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Risk and LVR

Discussion in 'Investing Strategies' started by bazza52, 12th Jul, 2010.

  1. bazza52

    bazza52 Member

    Joined:
    4th Dec, 2006
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    Location:
    Canberra
    Hi All, just after peoples thoughts on the risks associated with having a high LVR portfolio.

    I have 3 properties (PPOR & 2 IPs) and a little in funds and agribusiness (or should I say zero in agribusiness? :) ). The LVR is around 81% across the board taking into account offset savings. I am looking to buy another capital growth property at 95% (by using savings/refin/both) which would take the portfolio to about 86%. Getting the finance is not an issue.

    I've been told by my planner and broker that once you have a few properties it is high risk to purchase or have the portfolio above 80%. I am trying to get my head around what the risks/mitigations are so thinking out loud a bit:

    Extra holding costs - have crunched the numbers and I am comfortable with this including 2-3% rate rises
    Interest rate rises - over a third of the portfolio is fixed at a very good rate for a few years yet, tax also picks up some of the rises as does rental increases
    Property value drop - not fussed, in for the long term and paper loss only
    Everything goes to poo - buffer is in place to allow for around 1 year of interest payments for the whole portfolio
    Loss of job (which is critical to holding costs) - see above point and I am comfortable with the demand in my industry
    Loss of rent - insurances are in place and vacancies budgeted for

    I'd be interested to hear how others have aggressively grown capital growth based property portfolios. Did you refinance / use savings where possible and buy more with LMI or play it safe and only buy at 80%?

    Thanks
     
  2. Chris C

    Chris C Well-Known Member

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  3. bazza52

    bazza52 Member

    Joined:
    4th Dec, 2006
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    Location:
    Canberra
    Thanks - interesting read. I see the discussion is still continuing today :) I agree it is very personal based on age, risk level, income, goals and so on.
     
  4. Chris C

    Chris C Well-Known Member

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    I think the most important thing to remember when using leverage, is making sure you have something worth leveraging.
     
  5. huale768

    huale768 New Member

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    13th Sep, 2010
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    Location:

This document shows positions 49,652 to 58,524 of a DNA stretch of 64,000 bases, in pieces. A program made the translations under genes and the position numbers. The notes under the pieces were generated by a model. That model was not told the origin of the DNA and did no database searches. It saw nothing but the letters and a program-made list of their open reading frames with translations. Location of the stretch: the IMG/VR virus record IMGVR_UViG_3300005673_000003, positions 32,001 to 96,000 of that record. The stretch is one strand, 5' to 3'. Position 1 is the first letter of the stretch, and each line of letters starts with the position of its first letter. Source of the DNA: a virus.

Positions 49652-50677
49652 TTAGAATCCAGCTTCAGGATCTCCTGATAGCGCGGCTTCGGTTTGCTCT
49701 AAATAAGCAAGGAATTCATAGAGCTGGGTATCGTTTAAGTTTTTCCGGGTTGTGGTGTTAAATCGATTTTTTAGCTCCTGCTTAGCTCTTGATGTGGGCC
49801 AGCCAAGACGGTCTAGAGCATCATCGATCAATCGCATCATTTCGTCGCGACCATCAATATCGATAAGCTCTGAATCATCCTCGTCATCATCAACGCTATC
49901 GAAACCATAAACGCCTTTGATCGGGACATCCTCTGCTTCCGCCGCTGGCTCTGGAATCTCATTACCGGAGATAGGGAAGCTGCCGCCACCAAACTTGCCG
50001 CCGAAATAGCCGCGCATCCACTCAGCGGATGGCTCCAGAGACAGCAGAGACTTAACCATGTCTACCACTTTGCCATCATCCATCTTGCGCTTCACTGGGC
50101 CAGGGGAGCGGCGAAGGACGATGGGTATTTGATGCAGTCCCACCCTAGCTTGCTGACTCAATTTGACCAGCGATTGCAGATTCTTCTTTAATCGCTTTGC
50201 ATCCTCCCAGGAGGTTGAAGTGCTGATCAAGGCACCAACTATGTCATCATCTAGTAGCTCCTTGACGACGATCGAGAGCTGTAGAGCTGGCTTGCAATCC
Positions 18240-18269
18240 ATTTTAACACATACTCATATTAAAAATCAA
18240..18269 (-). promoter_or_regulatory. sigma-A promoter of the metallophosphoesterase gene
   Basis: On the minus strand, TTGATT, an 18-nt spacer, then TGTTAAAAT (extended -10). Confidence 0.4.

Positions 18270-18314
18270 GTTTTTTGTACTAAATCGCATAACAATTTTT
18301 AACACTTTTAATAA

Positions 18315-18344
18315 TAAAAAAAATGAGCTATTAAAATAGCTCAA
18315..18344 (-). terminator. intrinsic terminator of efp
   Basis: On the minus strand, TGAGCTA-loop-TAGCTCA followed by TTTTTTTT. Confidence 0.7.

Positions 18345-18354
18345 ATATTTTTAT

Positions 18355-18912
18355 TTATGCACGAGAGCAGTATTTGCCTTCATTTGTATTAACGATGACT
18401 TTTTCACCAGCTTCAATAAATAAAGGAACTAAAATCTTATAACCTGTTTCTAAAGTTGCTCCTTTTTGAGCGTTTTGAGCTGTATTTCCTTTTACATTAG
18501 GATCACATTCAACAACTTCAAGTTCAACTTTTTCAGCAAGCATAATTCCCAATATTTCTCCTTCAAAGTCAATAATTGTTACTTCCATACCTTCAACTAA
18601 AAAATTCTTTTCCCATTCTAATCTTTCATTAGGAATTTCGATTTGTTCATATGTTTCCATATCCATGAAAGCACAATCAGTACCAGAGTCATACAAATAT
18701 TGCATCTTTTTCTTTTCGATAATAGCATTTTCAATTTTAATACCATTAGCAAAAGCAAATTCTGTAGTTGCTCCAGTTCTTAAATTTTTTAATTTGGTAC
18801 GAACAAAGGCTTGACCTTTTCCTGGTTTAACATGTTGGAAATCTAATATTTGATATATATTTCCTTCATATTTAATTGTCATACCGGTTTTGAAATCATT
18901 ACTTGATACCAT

usa
    I've been told by my planner and broker that once you have a few properties it is high risk to purchase or have the portfolio above 80%. I am trying to get my head around what the risks/mitigations are so thinking out loud a bit:
    Extra holding costs - have crunched the numbers and I am comfortable with this including 2-3% rate rises Interest rate rises - over a third of the portfolio is fixed at a very good rate for a few years yet, tax also picks up some of the rises as does rental increases Property value drop - not fussed, in for the long term and paper loss only Everything goes to poo - buffer is in place to allow for around 1 year of interest payments for the whole portfolio.



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  6. GregR

    GregR Reid Consultants

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    13th Jul, 2009
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    273
    Location:
    Berwick Vic
    There are conservative planners and brokers and there are others who look at a longer term view. I have found brokers that persuade investors away from LMI tend to be ex-bankers with that conservative bankers mindset. Planners are mostly ex insurance salesmen (not all by any means) and do not see the benefit of paying LMI.

    For an investor, LMI is simply a cost of doing business, being able to borrow and use more of other peoples money to your gain. If it enables you to purchase another decent IP now rather than having to wait 2 years to save or refi and if you are able to do so, I would suggest you do. LMI is tax deductible over 5 years anyway, so the cost is mitigated to an extent.

    That said, wealth is assets less debt, so at a point in time in your investing career, you need to move your emphasis from asset acquisition to debt reduction. It is understanding your goals, your timing and where on that journey you are sitting. You seem to have considered risk insurance with income protection critical and safety nets available for tenant or vacancy issues so you have put the strategies in place and if you are comfortable, then purchase again and build your portfolio.

    It ultimately comes back to lenders and mortgage insurers, if they are comfortable with your position and will lend you the money, don't worry about what a planner or broker says. Find a better one to suit your needs.
    Good luck
    Greg
     
  7. Billv

    Billv Getting there

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    15th Jul, 2007
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    Location:
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    I can't emphasise this enough.
    Would you buy something which will be worth the same in 5 years time?

    Time is in your favour so 5 years later rents would have gone up and your holding costs should be lower but you're leveraging to make your money work harder and you need capital growth so make sure you know what you're buying.

    Properties in many areas are already expensive and demand is slowing due to affordability so have this in mind when you consider where to buy and what to buy.

    IMHO